Meeting these different bots has just reinforced one thing: the images that you’re capturing, the online collections you’re sharing, just provide a foundation for all different ways of engaging your audience. The more accessible your content is, the more open the licenses you use, the more chance you’ve got of having your content used in new and different ways.
The premise of our project is really that we are surrounded by machines that are reading what we write, and judging us based on whatever they think we’re saying.
With Twitter bots and a lot of AI in pop science, it’s kind of like staying up late with your parents. Once you ask to be treated like a human being, you have to abide by a different set of rules. You have to be extra good. And the second you misbehave, you get sent to bed. Because you didn’t play by the rules that you were agreeing to be judged by.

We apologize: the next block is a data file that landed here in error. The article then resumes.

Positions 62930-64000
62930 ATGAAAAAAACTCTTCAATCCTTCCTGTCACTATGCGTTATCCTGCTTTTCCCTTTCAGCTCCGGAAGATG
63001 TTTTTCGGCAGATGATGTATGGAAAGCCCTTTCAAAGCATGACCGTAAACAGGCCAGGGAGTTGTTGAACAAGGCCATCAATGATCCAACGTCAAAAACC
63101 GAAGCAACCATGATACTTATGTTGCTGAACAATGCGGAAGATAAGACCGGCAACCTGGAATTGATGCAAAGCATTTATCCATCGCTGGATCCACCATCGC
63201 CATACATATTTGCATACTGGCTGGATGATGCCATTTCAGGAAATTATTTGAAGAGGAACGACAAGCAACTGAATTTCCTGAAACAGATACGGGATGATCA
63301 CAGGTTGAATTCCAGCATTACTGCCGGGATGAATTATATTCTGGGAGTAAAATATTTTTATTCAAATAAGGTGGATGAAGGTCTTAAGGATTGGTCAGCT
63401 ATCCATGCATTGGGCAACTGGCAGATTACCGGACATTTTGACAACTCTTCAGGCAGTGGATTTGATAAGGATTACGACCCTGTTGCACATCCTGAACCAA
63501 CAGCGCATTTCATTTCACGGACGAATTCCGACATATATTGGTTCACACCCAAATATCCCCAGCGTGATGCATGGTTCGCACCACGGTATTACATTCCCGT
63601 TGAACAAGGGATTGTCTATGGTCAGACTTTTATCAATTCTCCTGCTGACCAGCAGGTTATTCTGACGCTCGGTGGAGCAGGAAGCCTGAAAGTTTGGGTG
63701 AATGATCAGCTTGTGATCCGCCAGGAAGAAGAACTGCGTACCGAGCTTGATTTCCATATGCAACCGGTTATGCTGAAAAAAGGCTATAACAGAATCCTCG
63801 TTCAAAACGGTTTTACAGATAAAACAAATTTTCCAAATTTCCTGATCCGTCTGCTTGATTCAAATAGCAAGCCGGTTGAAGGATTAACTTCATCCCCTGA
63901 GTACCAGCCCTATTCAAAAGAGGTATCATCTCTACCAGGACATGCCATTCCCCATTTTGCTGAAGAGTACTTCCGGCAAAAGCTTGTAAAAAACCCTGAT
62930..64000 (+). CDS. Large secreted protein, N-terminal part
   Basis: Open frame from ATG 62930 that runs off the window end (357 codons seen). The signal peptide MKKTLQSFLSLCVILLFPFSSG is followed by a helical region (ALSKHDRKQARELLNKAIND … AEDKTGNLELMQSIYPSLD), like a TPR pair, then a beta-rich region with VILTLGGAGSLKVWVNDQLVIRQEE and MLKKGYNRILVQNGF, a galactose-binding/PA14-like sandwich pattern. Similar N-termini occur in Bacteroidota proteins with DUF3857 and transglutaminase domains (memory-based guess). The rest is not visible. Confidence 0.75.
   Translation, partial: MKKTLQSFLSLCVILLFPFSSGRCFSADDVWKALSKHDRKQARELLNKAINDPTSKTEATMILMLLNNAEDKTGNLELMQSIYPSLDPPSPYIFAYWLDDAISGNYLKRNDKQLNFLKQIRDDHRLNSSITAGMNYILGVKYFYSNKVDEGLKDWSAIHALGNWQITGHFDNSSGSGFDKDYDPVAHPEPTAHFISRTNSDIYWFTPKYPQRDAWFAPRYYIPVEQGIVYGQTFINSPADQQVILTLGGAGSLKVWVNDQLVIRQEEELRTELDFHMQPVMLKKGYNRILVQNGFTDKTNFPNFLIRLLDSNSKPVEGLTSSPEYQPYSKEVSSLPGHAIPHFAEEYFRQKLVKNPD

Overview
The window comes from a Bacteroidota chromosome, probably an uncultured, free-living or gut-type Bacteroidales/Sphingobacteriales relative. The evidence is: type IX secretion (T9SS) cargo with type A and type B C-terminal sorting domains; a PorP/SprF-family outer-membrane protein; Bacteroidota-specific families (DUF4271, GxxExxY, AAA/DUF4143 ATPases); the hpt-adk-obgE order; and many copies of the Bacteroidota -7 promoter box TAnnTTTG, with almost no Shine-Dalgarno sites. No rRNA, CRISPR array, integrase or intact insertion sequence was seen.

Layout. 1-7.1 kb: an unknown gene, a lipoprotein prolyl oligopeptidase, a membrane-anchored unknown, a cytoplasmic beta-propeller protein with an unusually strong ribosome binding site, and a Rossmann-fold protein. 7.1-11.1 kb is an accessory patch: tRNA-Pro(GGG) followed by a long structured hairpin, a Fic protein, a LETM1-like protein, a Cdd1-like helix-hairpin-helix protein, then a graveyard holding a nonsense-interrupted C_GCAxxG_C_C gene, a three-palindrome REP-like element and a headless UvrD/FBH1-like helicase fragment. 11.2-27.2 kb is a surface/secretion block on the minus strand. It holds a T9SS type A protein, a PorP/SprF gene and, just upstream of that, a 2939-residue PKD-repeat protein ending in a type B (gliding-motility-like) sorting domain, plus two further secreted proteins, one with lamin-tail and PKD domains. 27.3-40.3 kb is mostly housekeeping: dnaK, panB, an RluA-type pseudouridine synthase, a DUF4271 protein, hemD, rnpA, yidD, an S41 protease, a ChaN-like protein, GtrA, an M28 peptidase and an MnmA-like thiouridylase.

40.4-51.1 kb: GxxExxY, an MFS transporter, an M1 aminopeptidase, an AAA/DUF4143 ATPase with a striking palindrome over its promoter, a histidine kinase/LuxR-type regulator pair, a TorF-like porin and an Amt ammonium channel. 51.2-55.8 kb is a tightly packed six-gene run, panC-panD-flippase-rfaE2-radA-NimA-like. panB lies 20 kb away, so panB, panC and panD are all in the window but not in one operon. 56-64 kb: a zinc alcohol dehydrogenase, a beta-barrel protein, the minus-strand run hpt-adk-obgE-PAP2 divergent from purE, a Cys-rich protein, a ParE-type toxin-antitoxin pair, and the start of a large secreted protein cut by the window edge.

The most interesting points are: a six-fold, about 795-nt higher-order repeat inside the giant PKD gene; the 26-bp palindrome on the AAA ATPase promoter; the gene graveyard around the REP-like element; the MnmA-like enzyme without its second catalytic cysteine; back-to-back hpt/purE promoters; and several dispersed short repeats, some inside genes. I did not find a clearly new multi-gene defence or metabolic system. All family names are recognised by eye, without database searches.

The commonly asked questions is, “Does this bot sound human?” And the question that I think is a little bit more interesting is why do so many bots that win the Loebner Prize sound pretty much exactly the same? They’re really similar to each other. Maybe they all have a particular type of default human being in mind, the people who design these bots. But if so, who is this particular mysterious default human being?